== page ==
So, without much more ado, let’s jump right in to my favorite book series of all time. Harry Potter (obviously)!

Knitting isn’t a big part of these books, but it peeks its wooly head up more than a few times.

In the first book, when Harry is first being introduced to the wizarding world, Hagrid breaks out his tent-like yellow knitting on the journey.  (Just like all of us trying to pass the time on a long commute.)

Mrs. Weasley is a well-known (and prolific) knitter, who spends her days knitting sweaters for her seven children (plus Harry).   (Sure, they’re a little tacky, and the kids don’t really appreciate them the way they should, but it’s the thought that counts, right?)Ron-Harry-Potter-Christmas-Sweaters[1]Hermione even learns a knitting charm to help her knit the piles of hats that she tries to use to set the Hogwarts house elves free.  (Can you imagine how much more you could get done if you could use a knitting charm? My whole house would probably end up covered by a gigantic knitted house-cozy.)

Knitting_charm[1]And, even Professor Dumbledore, while not a knitter himself, is a big fan of the art.  More than once, he mentions his love of warm woolen socks, and once he reads a muggle knitting magazine while waiting for a couple other characters to finish a conversation.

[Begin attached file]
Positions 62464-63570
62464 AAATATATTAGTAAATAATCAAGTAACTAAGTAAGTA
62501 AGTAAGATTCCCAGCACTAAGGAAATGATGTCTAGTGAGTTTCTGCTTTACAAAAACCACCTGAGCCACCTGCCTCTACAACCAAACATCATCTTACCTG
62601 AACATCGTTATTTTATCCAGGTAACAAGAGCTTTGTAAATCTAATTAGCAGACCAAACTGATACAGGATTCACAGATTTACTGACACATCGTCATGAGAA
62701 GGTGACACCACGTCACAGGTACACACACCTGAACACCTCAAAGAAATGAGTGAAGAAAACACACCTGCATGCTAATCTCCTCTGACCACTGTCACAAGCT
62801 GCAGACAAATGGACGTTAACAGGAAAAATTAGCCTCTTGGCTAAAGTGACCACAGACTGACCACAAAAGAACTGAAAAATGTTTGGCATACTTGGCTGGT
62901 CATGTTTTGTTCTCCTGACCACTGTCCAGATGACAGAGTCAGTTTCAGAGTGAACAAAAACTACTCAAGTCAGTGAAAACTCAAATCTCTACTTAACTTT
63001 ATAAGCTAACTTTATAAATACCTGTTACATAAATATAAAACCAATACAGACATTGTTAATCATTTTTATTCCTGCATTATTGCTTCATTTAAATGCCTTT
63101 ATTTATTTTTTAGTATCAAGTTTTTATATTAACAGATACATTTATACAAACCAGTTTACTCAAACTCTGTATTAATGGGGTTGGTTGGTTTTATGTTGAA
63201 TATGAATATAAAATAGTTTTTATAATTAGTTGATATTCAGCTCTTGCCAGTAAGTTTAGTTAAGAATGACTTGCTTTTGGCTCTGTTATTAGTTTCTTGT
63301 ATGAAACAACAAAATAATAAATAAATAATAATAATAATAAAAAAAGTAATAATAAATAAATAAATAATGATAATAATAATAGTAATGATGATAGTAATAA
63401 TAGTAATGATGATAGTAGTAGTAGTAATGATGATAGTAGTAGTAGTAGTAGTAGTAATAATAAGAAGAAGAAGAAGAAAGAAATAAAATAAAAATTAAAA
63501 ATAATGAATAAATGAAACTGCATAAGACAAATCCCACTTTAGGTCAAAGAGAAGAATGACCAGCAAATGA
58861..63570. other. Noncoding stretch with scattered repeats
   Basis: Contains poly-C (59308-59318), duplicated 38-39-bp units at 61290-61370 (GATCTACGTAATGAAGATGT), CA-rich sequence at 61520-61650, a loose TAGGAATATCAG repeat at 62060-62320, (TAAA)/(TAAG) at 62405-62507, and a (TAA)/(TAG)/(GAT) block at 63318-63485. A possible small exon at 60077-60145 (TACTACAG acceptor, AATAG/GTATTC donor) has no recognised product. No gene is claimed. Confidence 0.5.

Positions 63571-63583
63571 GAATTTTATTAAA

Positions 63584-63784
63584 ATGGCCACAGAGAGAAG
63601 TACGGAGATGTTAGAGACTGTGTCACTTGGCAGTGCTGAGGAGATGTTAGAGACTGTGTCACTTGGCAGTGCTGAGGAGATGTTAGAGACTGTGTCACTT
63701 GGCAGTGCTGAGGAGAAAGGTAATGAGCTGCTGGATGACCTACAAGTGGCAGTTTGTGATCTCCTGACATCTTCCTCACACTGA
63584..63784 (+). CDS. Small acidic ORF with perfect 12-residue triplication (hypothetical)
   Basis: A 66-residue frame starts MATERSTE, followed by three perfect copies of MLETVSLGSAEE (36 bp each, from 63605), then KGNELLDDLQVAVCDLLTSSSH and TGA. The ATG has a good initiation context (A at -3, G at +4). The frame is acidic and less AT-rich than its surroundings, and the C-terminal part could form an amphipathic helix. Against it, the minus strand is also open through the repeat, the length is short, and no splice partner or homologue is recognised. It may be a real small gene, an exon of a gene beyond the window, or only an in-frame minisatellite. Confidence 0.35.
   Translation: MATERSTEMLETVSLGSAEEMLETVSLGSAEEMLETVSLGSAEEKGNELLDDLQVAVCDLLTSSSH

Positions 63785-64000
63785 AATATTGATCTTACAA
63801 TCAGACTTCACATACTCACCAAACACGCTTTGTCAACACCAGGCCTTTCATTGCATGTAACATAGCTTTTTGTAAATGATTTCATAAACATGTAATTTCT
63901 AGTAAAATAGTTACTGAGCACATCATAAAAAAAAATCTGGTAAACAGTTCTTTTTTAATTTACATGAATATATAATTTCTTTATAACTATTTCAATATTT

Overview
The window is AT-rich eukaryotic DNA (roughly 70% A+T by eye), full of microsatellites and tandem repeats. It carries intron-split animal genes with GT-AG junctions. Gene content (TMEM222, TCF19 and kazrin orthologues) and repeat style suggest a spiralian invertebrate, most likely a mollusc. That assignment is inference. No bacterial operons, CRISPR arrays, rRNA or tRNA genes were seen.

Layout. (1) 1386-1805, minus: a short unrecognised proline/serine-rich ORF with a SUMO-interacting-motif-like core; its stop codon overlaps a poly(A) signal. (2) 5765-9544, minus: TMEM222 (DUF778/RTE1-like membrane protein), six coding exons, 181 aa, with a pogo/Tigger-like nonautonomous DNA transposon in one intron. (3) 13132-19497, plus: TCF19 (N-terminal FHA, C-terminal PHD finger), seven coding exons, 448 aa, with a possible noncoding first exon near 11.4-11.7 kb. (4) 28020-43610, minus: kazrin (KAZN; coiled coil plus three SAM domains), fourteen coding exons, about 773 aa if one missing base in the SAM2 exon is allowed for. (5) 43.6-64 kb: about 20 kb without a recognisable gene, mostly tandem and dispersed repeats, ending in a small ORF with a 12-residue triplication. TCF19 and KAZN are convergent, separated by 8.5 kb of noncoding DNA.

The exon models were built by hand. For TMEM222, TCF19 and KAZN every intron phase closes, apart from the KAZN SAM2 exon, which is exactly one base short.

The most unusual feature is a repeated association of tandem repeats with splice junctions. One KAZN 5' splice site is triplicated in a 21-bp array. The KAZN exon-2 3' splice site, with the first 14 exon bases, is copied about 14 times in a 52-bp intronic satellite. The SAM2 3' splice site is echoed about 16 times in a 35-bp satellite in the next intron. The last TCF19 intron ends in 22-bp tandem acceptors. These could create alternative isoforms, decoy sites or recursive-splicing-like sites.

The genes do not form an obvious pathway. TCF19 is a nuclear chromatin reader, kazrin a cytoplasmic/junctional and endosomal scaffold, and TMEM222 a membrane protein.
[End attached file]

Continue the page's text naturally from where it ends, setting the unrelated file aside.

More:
Clearly, I have read (and re-read) the Harry Potter books a few too many times, but, you know what?  I don’t care!  They’re fun, interesting, well-written, clever, and have lots and lots of knitting in them.

What’s your favorite knitting-related book?

NaNoWriMo 2014

It’s November, again!  And you know what that means: it’s NaNoWriMo time!

nanowrimo-crest[1]Last year, I did NaNoWriMo for the first time, and it was so much fun!  I never finished my story (because plotting is hard.  My main characters kept ending up in jail.  And it’s difficult to save Chicago from a jail cell).  But, I more than passed my 50,000 word goal for the month.  I learned a lot about my writing style, and how to maximize my productivity.  (I know it’s weird, but it turns out that I am most productive when I work in my car.  Something about not being able to access the internet, combined with a not too comfortable seat.  Who knew?)

This year, I’m  feeling pretty good about my prospects.  I am taking a creative writing class about writing a novel, and while some of the information is pretty obvious, I’ve learned some things that will really come in handy.

I’m working on a small-town murder mystery, this time around, and my goal is to actually finish the story, not just make it to the 50,000 words.  So keep your fingers crossed for me!

But what that means for you, dear readers, is that I’m going to be busy writing away on my novel, and might be a little slow to respond to comments, emails and other shout-outs.  I haven’t forgotten you, and the posts will still come, although they might be a little shorter than usual,

Wish me luck!  I’ll see you all in December!